Despite experiencing many adversities, American Indians/Alaska Natives (AI/ANs) have demonstrated tremendous resilience during the COVID-19 pandemic, drawing upon Indigenous determinants of health (IDOH) and Indigenous Nation-Building.
Our multidisciplinary team undertook this study to achieve two aims: 1) to determine the role of IDOH in tribal government policy and action that support Indigenous mental health and wellbeing, and in turn, resilience during the COVID-19 crisis; and 2) to document the impact of IDOH on Indigenous mental health, wellbeing, and resilience of four specific community groups, including first responders, educators, traditional knowledge holders and practitioners, and the substance abuse recovery community, living and/or working in or near three Native nations in Arizona.
To guide this study, we developed a conceptual framework based upon IDOH, Indigenous Nation-Building, and concepts of Indigenous Mental Wellbeing and Resilience. The research process was guided by the CARE Principles for Indigenous Data Governance to honor tribal and data sovereignty. Data were collected through a mixed methods research design - including interviews, talking circles, asset mapping, and coding of executive orders - that documented the contextual factors that contribute to mental health and wellbeing among Native nations. Special attention was placed on the assets and culturally, socially, and geographically distinct features of each Native nation and the communities within them. Our study was unique in that our research team consisted of predominantly Indigenous scholars and community researchers representing at least eight tribes and nations in the United States. The members of the team, regardless of whether they identified as Indigenous or non-Indigenous, have many collective years of experience working with Indigenous peoples and are committed to the health and wellbeing of tribal communities.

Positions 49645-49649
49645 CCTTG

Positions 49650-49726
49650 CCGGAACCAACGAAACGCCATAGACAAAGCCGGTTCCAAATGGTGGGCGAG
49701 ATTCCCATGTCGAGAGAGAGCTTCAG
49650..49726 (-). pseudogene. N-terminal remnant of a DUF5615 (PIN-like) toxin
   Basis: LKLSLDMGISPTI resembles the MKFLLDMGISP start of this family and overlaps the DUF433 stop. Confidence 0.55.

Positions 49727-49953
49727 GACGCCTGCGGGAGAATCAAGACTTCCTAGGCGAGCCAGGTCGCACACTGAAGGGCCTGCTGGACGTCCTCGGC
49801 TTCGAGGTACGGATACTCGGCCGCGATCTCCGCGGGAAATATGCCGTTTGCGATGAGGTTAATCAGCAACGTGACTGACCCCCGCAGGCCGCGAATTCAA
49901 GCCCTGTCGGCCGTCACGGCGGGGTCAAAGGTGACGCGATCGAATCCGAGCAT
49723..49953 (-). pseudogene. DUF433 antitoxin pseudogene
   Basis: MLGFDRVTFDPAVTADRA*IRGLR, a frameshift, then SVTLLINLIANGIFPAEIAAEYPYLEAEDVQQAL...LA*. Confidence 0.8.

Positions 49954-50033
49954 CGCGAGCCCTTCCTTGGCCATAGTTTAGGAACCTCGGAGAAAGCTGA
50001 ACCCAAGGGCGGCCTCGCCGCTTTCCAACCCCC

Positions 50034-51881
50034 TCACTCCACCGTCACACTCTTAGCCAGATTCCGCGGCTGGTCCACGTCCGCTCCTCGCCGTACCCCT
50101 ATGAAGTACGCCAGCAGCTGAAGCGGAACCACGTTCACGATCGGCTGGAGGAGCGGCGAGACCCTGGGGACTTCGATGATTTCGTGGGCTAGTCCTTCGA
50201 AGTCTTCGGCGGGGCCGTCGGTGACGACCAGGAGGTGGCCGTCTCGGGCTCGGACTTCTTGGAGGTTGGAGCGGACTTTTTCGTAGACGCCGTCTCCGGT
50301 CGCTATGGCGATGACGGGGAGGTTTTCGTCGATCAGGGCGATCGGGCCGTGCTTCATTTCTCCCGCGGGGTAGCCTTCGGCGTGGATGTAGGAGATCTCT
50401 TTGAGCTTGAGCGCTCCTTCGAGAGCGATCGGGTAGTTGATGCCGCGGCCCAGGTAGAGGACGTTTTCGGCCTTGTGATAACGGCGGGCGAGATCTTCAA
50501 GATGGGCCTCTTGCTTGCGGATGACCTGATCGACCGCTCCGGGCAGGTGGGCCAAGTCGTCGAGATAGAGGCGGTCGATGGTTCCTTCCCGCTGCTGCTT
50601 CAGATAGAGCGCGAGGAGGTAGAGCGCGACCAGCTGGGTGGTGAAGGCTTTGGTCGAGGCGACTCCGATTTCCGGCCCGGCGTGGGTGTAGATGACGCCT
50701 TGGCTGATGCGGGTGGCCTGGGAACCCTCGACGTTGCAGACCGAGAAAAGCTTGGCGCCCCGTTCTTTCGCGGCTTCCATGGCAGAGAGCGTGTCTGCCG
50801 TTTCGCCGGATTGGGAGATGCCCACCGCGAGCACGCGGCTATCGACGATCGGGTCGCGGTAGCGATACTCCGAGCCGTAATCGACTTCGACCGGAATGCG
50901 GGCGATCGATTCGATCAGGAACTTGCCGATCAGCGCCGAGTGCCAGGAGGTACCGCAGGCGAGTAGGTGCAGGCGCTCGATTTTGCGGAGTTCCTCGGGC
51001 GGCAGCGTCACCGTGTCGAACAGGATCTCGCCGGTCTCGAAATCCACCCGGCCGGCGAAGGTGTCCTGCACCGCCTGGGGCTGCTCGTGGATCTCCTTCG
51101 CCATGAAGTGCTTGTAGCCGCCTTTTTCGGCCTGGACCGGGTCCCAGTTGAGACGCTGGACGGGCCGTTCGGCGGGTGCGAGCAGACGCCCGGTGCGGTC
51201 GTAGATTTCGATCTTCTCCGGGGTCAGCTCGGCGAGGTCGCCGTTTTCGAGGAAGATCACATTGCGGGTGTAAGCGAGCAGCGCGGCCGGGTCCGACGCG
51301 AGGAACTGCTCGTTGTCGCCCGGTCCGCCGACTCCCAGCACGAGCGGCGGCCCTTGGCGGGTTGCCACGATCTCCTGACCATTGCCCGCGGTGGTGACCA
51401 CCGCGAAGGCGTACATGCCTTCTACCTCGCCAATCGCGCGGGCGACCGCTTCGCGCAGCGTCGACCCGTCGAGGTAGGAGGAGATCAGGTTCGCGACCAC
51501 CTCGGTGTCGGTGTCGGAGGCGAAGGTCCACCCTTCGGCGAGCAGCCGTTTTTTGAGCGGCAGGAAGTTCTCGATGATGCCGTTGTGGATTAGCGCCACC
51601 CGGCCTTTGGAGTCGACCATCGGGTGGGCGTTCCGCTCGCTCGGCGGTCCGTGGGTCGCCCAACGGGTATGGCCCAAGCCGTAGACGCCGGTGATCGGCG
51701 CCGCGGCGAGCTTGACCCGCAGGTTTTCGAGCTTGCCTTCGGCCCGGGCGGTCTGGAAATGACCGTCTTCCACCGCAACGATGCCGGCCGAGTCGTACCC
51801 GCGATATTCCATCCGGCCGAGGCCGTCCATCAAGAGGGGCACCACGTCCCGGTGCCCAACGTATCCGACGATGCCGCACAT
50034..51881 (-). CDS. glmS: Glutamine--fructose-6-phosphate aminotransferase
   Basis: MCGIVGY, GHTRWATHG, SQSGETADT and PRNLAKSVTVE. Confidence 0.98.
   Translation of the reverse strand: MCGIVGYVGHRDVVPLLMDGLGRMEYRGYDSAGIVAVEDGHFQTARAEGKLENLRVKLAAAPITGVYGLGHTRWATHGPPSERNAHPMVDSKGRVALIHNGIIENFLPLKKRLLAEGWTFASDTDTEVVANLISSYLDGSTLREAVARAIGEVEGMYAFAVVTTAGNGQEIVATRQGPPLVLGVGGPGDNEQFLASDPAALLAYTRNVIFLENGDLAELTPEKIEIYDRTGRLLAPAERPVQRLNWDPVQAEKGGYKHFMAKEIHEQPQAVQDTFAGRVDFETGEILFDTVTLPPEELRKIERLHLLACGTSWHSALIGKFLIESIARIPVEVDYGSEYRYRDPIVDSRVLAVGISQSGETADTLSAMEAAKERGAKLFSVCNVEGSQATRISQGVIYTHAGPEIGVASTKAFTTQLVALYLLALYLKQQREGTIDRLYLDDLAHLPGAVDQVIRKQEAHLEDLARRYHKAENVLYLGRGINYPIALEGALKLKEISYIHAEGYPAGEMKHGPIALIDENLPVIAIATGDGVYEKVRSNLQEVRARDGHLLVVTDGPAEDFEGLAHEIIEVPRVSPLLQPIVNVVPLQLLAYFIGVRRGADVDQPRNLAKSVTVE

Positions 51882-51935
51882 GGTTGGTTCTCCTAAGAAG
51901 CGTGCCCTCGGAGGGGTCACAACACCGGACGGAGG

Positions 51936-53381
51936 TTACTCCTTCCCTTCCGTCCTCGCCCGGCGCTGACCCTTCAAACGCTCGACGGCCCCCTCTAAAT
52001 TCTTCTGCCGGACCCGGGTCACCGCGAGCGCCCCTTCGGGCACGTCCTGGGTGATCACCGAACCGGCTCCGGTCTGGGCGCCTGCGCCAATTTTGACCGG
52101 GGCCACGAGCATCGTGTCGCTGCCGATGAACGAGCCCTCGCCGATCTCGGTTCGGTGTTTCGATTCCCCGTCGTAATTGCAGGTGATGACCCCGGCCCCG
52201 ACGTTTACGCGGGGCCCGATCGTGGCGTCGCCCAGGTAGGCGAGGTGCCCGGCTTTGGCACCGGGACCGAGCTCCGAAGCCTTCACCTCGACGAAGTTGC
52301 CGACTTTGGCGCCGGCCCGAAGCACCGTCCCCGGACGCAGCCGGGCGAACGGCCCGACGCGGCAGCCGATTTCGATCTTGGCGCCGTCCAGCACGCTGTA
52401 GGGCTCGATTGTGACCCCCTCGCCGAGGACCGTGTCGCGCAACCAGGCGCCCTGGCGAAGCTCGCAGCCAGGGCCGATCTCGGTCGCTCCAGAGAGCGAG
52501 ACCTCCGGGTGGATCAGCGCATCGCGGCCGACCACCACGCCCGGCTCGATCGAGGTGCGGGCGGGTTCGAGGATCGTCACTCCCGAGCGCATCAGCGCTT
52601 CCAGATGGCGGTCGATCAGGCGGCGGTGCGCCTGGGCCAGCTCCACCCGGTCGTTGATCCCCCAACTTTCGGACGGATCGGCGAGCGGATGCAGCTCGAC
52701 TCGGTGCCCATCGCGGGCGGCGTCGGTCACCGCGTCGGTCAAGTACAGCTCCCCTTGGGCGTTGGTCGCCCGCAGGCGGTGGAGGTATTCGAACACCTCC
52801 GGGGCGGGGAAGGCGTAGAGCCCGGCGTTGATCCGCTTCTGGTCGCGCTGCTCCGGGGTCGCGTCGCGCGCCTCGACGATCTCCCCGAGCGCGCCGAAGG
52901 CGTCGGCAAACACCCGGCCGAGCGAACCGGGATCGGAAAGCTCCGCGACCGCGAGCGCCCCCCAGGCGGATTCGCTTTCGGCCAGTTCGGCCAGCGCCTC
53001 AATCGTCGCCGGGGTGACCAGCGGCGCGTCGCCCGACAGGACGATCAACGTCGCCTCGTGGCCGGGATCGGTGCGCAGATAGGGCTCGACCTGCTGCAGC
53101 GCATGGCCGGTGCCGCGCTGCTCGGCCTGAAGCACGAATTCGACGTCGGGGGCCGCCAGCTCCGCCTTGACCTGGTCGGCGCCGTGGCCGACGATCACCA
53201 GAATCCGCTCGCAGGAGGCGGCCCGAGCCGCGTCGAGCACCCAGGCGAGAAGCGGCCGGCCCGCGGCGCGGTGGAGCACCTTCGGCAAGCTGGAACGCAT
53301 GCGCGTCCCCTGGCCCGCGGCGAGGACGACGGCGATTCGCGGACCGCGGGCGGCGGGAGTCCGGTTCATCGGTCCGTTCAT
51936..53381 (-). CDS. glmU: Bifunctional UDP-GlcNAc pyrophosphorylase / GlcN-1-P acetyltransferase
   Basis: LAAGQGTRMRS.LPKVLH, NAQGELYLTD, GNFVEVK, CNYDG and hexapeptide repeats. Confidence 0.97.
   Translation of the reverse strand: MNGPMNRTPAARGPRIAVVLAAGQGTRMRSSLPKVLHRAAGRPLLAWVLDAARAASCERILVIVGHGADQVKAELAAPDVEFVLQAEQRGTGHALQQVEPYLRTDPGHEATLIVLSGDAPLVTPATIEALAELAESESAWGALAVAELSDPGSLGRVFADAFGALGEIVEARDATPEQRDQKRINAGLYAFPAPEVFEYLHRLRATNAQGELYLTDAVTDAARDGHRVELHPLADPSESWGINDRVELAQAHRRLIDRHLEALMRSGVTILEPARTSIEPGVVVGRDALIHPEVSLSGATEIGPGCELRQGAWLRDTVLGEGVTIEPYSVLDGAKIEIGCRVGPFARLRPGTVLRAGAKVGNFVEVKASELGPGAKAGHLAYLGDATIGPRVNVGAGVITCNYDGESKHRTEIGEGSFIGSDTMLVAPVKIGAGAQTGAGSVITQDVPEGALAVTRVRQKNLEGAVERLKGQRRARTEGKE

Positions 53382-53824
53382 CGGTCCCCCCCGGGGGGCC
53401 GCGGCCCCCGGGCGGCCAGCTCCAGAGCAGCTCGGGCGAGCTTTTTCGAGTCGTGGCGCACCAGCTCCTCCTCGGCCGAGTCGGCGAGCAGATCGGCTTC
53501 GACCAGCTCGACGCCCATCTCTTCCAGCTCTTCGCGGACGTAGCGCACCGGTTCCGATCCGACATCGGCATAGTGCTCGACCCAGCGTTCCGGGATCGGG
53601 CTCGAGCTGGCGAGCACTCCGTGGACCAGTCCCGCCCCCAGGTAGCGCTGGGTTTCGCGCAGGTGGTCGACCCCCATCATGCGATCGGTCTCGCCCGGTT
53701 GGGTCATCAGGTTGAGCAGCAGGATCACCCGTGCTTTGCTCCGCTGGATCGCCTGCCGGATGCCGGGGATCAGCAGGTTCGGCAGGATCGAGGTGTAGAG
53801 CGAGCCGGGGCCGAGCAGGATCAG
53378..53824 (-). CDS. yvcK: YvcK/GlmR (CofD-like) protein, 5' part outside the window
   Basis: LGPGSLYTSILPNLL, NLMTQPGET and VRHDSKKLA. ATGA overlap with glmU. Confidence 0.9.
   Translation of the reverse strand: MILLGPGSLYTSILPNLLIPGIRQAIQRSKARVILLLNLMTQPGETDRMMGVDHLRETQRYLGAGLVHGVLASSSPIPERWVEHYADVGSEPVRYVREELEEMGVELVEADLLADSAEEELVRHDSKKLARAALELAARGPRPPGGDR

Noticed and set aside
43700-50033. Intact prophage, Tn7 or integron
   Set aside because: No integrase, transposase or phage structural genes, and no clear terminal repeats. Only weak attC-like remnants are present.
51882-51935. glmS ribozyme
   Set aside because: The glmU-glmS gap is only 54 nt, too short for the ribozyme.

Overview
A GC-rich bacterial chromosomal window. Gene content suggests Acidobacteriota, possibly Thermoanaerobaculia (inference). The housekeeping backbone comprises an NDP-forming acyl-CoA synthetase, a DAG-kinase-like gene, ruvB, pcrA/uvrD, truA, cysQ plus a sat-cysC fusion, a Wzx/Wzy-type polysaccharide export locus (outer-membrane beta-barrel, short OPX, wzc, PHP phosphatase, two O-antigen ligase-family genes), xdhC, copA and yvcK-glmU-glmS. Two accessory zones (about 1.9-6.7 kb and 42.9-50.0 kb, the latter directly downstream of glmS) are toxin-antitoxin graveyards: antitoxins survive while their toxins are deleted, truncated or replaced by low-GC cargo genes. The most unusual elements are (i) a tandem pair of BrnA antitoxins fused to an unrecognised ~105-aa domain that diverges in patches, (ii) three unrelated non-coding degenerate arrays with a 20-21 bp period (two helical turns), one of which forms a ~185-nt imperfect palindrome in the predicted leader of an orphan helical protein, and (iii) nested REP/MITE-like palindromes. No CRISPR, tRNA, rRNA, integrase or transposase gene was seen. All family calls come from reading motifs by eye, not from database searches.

The number of participants enrolled in this study was 105 adults, with a total of 92 individuals interviewed and 13 individuals engaged in four talking circles. Due to time constraints, the team elected to host talking circles with only one nation, with participants ranging from 2-6 in each group. Currently, we are in the process of conducting a qualitative analysis of the transcribed narratives from the interviews, talking circles, and executive orders. These processes and outcomes will be described in future manuscripts.
This community-engaged study lays the groundwork for future studies addressing Indigenous mental health, wellbeing, and resilience. Findings from this study will be shared through presentations and publications to larger Indigenous and non-Indigenous audiences; local recovery groups, treatment centers, and individuals in recovery; K-12 and higher education educators and administrators; directors of first responder agencies; traditional medicine practitioners; and elected community leaders. The findings will also be used to produce wellbeing and resilience education materials, such as print and digital toolkits, in-service training sessions, and future recommendations for stakeholder organizations.